The Importance of Context in The Crucible by Aurthur Miller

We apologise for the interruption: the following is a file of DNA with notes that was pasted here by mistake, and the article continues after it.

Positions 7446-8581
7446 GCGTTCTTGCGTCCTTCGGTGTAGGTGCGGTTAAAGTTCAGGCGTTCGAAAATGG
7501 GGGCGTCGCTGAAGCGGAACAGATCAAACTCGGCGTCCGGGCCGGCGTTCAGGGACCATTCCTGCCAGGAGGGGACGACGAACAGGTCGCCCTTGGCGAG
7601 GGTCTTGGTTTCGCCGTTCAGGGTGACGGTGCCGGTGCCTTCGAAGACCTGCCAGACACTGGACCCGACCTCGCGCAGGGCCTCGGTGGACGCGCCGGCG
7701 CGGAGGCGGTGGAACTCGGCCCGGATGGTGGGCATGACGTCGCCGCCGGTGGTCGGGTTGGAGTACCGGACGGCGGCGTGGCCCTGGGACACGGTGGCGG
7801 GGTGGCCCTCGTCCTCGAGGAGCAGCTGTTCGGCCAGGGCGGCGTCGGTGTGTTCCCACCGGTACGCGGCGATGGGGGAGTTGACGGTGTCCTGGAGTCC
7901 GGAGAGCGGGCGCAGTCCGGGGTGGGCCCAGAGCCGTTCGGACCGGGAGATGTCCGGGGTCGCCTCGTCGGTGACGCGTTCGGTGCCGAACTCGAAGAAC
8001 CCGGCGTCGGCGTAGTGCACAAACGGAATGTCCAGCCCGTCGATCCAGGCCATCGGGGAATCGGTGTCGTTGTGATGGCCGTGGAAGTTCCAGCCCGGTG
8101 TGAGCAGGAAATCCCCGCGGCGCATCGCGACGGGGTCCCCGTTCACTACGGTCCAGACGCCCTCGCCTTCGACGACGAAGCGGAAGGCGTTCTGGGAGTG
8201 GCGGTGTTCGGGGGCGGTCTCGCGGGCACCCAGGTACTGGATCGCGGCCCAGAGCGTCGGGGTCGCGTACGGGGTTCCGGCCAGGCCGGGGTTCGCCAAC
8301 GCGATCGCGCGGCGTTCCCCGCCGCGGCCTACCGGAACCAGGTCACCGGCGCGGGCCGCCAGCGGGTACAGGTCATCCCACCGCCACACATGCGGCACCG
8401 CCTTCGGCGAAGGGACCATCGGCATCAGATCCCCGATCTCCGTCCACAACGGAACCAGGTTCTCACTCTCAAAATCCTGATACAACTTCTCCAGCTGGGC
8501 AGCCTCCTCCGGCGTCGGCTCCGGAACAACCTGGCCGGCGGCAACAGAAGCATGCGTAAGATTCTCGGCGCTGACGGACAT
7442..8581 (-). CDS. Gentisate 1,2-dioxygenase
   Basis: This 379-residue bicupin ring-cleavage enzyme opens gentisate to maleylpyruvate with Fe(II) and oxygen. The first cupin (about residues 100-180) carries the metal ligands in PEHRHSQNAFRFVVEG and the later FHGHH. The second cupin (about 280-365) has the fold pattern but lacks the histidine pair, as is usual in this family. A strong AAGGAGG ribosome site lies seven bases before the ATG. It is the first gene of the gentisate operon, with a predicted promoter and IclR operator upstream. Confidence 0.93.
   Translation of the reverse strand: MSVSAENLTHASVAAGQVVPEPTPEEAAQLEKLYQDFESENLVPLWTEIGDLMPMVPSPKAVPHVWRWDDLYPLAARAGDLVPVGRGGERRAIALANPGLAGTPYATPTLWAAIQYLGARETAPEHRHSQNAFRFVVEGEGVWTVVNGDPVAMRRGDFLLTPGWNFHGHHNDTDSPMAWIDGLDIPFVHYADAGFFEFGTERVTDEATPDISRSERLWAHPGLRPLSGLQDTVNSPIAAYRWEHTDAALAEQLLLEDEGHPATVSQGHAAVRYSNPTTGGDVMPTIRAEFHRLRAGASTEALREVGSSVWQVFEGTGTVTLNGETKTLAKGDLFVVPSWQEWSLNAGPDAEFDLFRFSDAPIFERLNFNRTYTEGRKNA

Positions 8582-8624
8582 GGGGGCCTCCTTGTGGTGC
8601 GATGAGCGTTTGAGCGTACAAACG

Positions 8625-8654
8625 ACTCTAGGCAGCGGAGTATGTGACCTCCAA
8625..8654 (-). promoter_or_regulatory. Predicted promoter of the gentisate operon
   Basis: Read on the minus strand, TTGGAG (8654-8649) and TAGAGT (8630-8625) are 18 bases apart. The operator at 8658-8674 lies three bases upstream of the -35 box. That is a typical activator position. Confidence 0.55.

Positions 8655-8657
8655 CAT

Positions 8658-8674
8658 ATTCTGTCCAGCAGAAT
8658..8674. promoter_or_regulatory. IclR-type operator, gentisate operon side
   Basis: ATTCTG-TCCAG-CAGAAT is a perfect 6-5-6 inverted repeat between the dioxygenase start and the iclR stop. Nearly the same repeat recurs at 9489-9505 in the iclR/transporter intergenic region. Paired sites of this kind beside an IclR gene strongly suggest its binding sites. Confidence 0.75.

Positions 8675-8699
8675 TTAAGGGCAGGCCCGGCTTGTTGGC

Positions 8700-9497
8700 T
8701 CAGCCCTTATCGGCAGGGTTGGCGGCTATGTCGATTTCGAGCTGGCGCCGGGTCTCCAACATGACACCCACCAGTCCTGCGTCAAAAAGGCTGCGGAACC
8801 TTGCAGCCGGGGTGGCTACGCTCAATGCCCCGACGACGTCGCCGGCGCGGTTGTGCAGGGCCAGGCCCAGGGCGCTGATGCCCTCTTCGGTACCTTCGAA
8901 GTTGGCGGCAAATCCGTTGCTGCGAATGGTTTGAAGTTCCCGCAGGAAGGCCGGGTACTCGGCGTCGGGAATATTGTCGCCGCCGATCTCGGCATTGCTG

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Context influences all texts, whether it be a novel, play or movie. It is the reader’s knowledge of the historical and cultural background influencing a text, which allows enrichment of reading and understanding that can be gained from a text. The Crucible by Arthur Miller is a play which is a fitting example of this statement. This is due to the multiple references Miller has made to both the Salem Witch Trials of 1692 and to the McCarthy era, the period in which the play was written. Although Miller states “this play is not history”, it serves as an allegory for both time periods and it was the appreciation I had for the historical and cultural context of these time periods which enriched my understanding and reading of the play. The Crucible was based around the Puritan culture and the Salem Witch Trials in Massachusetts, 1692. There are many representations of themes and issues common to both the Salem Witch Trials and the McCarthy era, which are shown through various scenes in the play. The Salem Witch Trials were a time of hysteria, accusations and unspoken contradicting beliefs. It was during this time in Salem, that several men and women stood trial for witchcraft and consorting with the devil. In the small town settings, the rumours spread about neighbours were commonly believed to be true which inculcated the hysterical demeanour of Salem. The Puritan name derived from the idea to purify and rid society of any Catholic beliefs. The society was very restricted and valued beliefs of God, so much so they established a theocracy in which the church overruled all civil matters. To a Puritan society, their invisible world of God and angels was as real to them as the one they lived in. Yet for someone to have a belief in Luc... ... middle of paper ... ...ideas have only been extracted and developed from the play due to my knowledge and understanding of the historical context that to me was a backbone of the play. Miller wrote in the preface of The Crucible, “this play is not history”, yet his play served as an allegorical retelling of the Puritan and McCarthy societies. Knowledge of the historical and cultural influences on a text can alter and enrich our appreciation of themes and issues throughout the play and therefore enrich our reading and understanding. Arthur Miller dramatised social and historical events from both his time and ones in the past which have re-enacted moments of hysteria and social corruption in our minds, moments made to linger in our minds and moments which have allowed us to gain from our reading a powerful and timeless depiction of how intolerance and hysteria can tear a community apart.

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